Managing Partner Andrew Nugent Smith recently spoke to The Brief, BCL Legal’s hub of industry knowledge, opinions, and interviews from top legal professionals.
Andrew discussed Keller Postman UK’s inception, its strategy, the market for class actions in the UK, and the role that collective redress plays in providing access to justice.
Andrew spearheaded the firm’s launch in the UK, which initially opened in London, but now has offices in Liverpool, Manchester, and Birmingham. “We’re doing big cases in the London courts so we need a presence there. And, if we want to attract lawyers who have trained and practised at top London firms then the obvious place to do that is in London.”
Keller Lenkner was founded in the US, but Andrew saw promise in the UK class action market too: “My view at that time was that it would grow significantly over the next five-to-ten years because dieselgate was just breaking and you had the public sector equal pay cases that had gone through the Employment Tribunal.
“You also had GDPR coming in early 2018. You had widespread dissatisfaction with the way that brands had treated consumers, and there was no shortage of corporate wrongdoing, and therefore cases to bring.”
The firm wasted no time, bringing emissions cases against VW and Mercedes, and claims against Uber: “There was a case going through the Supreme Court already, so, in anticipation of that case going in favour of the drivers, we built a very substantial book of over 10,000 clients, against Uber. And then we started looking at other areas like data, privacy, other equal pay cases. We’ve got 25,000 clients against Tesco, for example.
“We then also saw an opportunity in financial products, including investment fraud and mis-selling: people who have been given bad financial advice, often negligently and quite often fraudulently.”
Most of the cases litigated by Keller Postman UK, as the firm became known earlier this year, are “opt-in” cases, where claimants need to sign up before the case goes to court. Social media advertising plays a key role in recruiting these clients: “Social media has revolutionised these types of claims. It is very data driven, it’s very efficient, it’s very traceable.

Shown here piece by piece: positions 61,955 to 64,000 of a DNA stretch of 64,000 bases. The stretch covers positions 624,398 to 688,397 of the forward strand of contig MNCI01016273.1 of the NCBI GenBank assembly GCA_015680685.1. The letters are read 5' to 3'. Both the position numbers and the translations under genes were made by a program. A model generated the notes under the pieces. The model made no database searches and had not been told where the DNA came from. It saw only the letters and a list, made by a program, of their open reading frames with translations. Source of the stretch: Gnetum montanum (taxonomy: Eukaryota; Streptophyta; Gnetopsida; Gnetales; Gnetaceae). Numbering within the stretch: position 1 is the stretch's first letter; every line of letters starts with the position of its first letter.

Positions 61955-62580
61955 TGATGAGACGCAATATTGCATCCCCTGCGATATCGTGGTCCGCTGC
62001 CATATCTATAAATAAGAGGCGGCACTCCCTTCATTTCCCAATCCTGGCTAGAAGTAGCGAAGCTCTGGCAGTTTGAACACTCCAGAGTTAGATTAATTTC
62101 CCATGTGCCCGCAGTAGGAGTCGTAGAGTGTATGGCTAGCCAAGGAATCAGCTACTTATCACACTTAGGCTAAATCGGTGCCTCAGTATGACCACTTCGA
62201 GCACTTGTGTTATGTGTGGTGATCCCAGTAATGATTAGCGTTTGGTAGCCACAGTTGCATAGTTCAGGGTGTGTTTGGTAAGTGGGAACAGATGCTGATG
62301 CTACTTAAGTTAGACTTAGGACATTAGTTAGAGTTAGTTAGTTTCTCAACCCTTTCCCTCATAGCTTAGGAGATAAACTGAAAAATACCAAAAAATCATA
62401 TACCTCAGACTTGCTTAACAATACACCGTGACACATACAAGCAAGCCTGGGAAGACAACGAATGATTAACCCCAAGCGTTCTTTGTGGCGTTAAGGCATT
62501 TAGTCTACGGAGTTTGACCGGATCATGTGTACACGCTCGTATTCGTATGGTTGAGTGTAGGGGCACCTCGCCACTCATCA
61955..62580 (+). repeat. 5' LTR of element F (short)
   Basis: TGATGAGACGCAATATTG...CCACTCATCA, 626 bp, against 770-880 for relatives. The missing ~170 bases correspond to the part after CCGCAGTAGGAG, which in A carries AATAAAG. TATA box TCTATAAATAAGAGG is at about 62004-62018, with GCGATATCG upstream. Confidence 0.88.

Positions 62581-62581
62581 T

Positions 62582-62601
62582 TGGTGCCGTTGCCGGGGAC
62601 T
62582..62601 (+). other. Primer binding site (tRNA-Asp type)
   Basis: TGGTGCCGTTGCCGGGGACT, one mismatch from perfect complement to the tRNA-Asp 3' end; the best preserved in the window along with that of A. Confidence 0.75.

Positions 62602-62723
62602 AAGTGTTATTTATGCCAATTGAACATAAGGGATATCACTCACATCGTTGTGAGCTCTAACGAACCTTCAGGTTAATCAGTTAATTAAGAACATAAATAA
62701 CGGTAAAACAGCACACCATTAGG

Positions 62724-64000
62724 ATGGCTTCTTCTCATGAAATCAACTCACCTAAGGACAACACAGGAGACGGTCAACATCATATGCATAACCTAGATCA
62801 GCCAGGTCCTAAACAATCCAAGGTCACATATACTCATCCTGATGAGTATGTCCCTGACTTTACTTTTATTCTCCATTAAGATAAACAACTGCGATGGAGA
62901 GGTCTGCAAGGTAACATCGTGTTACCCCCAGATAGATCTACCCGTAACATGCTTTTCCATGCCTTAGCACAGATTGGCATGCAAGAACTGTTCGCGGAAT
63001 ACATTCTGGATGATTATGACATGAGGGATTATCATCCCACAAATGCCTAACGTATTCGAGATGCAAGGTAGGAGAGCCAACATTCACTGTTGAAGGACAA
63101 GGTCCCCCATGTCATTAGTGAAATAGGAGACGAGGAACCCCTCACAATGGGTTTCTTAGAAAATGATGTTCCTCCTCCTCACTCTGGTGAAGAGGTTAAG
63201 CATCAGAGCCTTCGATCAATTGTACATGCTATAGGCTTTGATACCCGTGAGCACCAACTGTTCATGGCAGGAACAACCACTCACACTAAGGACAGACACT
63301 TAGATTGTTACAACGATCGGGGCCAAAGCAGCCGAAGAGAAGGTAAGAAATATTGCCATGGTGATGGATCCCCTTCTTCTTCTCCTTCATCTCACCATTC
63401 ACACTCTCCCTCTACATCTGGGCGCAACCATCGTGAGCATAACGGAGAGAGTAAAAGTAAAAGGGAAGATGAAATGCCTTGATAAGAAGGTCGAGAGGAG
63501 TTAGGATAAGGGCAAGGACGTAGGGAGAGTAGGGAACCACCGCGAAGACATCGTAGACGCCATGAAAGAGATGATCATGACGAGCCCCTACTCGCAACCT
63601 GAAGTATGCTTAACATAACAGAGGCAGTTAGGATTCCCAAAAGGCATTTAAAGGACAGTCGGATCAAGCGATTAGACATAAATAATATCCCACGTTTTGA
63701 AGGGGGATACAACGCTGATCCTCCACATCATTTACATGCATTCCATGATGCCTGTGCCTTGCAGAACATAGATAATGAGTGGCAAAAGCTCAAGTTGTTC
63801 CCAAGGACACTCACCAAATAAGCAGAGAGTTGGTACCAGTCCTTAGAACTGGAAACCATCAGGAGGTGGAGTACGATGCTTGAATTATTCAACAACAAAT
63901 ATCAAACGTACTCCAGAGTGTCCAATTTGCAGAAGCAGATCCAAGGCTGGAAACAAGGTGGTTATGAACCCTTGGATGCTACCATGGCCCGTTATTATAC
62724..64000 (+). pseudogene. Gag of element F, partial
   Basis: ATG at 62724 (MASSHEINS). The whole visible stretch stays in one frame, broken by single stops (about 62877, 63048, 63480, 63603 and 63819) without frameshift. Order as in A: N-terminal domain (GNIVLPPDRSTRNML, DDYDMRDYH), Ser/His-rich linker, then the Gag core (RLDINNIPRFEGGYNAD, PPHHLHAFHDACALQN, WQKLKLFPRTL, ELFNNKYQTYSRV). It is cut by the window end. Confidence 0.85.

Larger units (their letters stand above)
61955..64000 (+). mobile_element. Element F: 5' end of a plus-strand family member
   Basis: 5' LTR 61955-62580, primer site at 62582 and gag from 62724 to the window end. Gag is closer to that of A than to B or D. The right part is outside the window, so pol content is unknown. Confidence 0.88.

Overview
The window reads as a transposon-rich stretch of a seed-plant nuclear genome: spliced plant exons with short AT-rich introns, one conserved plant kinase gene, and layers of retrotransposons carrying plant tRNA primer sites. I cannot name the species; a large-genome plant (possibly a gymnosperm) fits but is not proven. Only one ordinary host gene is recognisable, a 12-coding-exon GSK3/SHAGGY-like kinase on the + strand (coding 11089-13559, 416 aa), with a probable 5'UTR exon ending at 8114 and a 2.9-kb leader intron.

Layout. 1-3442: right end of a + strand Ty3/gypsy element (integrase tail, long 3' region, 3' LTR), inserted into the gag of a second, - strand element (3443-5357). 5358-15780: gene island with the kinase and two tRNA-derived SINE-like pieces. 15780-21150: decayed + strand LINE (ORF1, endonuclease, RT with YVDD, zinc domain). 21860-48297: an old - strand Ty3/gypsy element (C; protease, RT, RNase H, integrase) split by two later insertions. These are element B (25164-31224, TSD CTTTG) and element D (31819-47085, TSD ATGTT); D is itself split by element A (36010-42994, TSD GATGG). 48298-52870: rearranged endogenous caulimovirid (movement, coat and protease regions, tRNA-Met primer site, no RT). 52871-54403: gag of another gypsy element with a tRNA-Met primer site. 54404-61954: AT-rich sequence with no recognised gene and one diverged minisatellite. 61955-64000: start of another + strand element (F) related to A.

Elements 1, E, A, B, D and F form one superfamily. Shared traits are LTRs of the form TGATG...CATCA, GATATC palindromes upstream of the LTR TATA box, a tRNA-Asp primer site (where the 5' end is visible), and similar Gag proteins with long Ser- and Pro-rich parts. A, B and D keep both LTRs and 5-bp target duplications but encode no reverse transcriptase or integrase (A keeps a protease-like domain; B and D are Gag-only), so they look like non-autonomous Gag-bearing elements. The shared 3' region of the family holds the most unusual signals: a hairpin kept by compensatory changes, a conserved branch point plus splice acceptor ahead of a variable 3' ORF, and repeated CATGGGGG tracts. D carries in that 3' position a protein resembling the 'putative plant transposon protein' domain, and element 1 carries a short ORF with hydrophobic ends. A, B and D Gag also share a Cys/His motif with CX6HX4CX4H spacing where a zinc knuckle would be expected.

“It’s very easy to know which adverts you are placing on social media are effective. And that is why firms have managed to build client cohorts of tens of thousands of people – we now have about 150,000 individual clients signed up across our cases.”
Being the sister firm of Keller Postman in the US gives Keller Postman UK a useful degree of flexibility: “We can react very quickly to things that happen in the market.
“So, in our Mercedes case, for example, we went from thinking about it to signing up with our first clients within six or seven days. Had we been a traditional law firm that would have taken us six months.”
“We have some very sizeable projects under development. We always have some cases that are in the settlement phase, some that are in litigation, some that are just about to go into litigation, but then, of course, we’re always feeding the pipeline.
“So, at any given point in time we’ll have cases that are all at different phases of the lifecycle.”
Andrew sees collective redress as becoming increasingly common as part of the UK’s legal landscape, and expects Keller Postman UK “to become the pre-eminent firm in that space.”
“We’re providing access to justice for people who wouldn’t otherwise have it, because we’ve got the ability to bring claimants together to create the economies of scale that make these cases viable.
“We also think we’ve got quite an important role in society, sitting alongside regulators. The threat of collective redress actions is now a major incentive for corporates to behave in accordance with the law.
“Almost all of our cases are based on some sort of regulatory finding. Historically corporate wrongdoing hasn’t really gone financially punished because of the lack of an efficient procedure to bring these claims but now it is, and substantial compensation is now ending up in the pockets of the victims.”
Read Andrew Nugent Smith’s full interview, published by BCL Legal on 8 November 2022, here.